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I tried exFAT in order to use my external hdd on both mac and windows but I found it's so much slower than HFS+. The speed is noticeably different when I tried to fast forward movies (over 4gb).

exFAT was recommended in this question.

  • There also is a heavy i/o speed decreate when accessing exFAT formatted volumes through Java applications. We have got experience with CrashPlan that moves exFAT located archives roughly 5 times slower compared to archives stored on HFS volumes. – Pro Backup Jul 24 '12 at 13:29
  • Did you format your disk with Windows or with Mac OS? – codingFriend1 Dec 11 '12 at 9:19
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exFAT is a file system optimized for flash drives, meaning storage devices without moving parts where seek times are constant. It sounds like you're using it for a mechanical hard drive – which is what's causing the poor performance that you're experiencing.

You should reformat the drive to HFS+ or FAT32 and only use exFAT for solid-state drives.

ref: http://en.wikipedia.org/wiki/ExFAT

  • Why only SSD? Does that include SSD drives or just flash drives? – William Jan 29 '17 at 22:47
  • @William SSDs (solid state drives) are flash drives (a.k.a they're built with memory -flash- cards instead of a rotatory disk with a mechanical head). With HDDs, you have to wait until the head is on a specific sector to start reading data, but flash drives (SSDs or whatever) read almost instantly. exFAT is designed to use that second type of hardware. – Alejandro Iván Mar 16 '17 at 4:45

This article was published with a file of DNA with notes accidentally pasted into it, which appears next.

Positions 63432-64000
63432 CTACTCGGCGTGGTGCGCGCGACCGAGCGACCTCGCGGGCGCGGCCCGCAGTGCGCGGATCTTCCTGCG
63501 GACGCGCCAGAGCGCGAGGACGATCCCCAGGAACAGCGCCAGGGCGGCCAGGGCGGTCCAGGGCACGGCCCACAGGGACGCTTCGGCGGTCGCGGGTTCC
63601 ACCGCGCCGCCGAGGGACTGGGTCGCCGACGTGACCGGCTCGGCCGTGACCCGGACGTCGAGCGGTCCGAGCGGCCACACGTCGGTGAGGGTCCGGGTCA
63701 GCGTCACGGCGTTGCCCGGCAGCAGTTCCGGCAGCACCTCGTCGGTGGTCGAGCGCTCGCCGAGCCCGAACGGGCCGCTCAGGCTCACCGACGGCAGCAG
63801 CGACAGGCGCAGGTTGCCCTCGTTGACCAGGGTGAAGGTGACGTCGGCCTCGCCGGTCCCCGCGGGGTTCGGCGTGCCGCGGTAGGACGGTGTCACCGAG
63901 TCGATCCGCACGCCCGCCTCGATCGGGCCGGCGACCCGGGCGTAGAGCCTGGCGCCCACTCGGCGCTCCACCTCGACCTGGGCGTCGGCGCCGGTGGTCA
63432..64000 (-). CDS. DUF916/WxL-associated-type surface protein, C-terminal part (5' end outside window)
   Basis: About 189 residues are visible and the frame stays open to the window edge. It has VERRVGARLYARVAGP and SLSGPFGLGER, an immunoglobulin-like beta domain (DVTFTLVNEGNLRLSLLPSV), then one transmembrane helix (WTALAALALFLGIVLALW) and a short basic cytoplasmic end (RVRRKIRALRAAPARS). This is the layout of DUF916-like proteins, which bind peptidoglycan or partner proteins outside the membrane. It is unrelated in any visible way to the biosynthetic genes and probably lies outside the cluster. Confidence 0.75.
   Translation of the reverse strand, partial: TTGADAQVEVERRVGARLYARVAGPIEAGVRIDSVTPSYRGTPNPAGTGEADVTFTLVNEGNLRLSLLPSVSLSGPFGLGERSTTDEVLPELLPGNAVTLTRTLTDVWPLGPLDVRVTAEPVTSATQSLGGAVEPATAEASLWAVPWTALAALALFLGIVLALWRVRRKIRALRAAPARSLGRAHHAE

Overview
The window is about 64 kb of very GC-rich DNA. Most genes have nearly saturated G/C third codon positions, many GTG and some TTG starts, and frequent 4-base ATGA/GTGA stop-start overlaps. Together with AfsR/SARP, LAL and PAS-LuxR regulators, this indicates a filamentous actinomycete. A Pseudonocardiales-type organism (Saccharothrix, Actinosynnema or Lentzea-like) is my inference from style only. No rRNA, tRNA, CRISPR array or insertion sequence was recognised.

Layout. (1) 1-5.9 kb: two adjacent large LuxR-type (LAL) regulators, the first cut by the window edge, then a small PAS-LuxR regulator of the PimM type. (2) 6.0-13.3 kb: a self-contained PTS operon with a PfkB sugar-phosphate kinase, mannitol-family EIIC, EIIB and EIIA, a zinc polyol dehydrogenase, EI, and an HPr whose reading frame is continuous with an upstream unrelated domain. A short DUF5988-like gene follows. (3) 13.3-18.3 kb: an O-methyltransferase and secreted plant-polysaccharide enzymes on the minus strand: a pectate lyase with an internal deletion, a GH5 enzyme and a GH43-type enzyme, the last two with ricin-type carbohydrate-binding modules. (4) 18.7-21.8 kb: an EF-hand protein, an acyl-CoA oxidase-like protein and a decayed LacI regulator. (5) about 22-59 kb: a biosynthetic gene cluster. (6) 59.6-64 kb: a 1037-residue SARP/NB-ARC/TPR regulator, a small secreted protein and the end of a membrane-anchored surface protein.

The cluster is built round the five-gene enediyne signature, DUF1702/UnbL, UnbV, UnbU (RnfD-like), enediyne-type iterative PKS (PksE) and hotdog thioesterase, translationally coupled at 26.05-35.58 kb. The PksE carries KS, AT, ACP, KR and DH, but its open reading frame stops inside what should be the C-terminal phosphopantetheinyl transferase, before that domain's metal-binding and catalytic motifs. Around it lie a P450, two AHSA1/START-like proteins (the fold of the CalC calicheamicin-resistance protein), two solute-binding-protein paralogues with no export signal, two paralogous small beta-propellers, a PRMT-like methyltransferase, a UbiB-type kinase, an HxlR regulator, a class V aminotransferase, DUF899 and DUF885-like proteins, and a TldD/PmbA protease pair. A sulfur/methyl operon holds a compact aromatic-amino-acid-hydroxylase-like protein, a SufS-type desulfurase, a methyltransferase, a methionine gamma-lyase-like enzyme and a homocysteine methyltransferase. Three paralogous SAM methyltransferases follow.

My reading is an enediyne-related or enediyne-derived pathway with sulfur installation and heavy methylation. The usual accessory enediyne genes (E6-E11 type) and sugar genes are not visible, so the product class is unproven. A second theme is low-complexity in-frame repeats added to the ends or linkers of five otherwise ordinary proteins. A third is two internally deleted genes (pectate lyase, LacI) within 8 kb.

• @AlejandroIván hmm I'm sure flash drives don't have the same read and write life span of SSD but that might be true. So if exFat is the new Fat32 why is it only intended to work with SSD then? – William Mar 16 '17 at 15:33
  • @William that's probably true, but in general when you talk about "flash" drives you're talking about storage based on memory cards rather than rotatory disks. exFAT is way more powerful than FAT32, for example, it doesn't limit you to 2 GiB per file like FAT32 does. It is intended to work with SSDs, but it can work with HDDs (it's just slower). I actually prefer using exFAT on all my removable devices (including a mechanical USB HDD), since it's compatible with Windows (XP and up), Linux and macOS as read-write (probably installing some packages on Linux, but nothing too complicated). – Alejandro Iván Mar 16 '17 at 15:37
  • @AlejandroIván Yes same reason I'm trying to convert to using ExFat. Here is the issue I'm running into apple.stackexchange.com/questions/270850/… we can continue the discussion there if you have any idea – William Mar 16 '17 at 15:44

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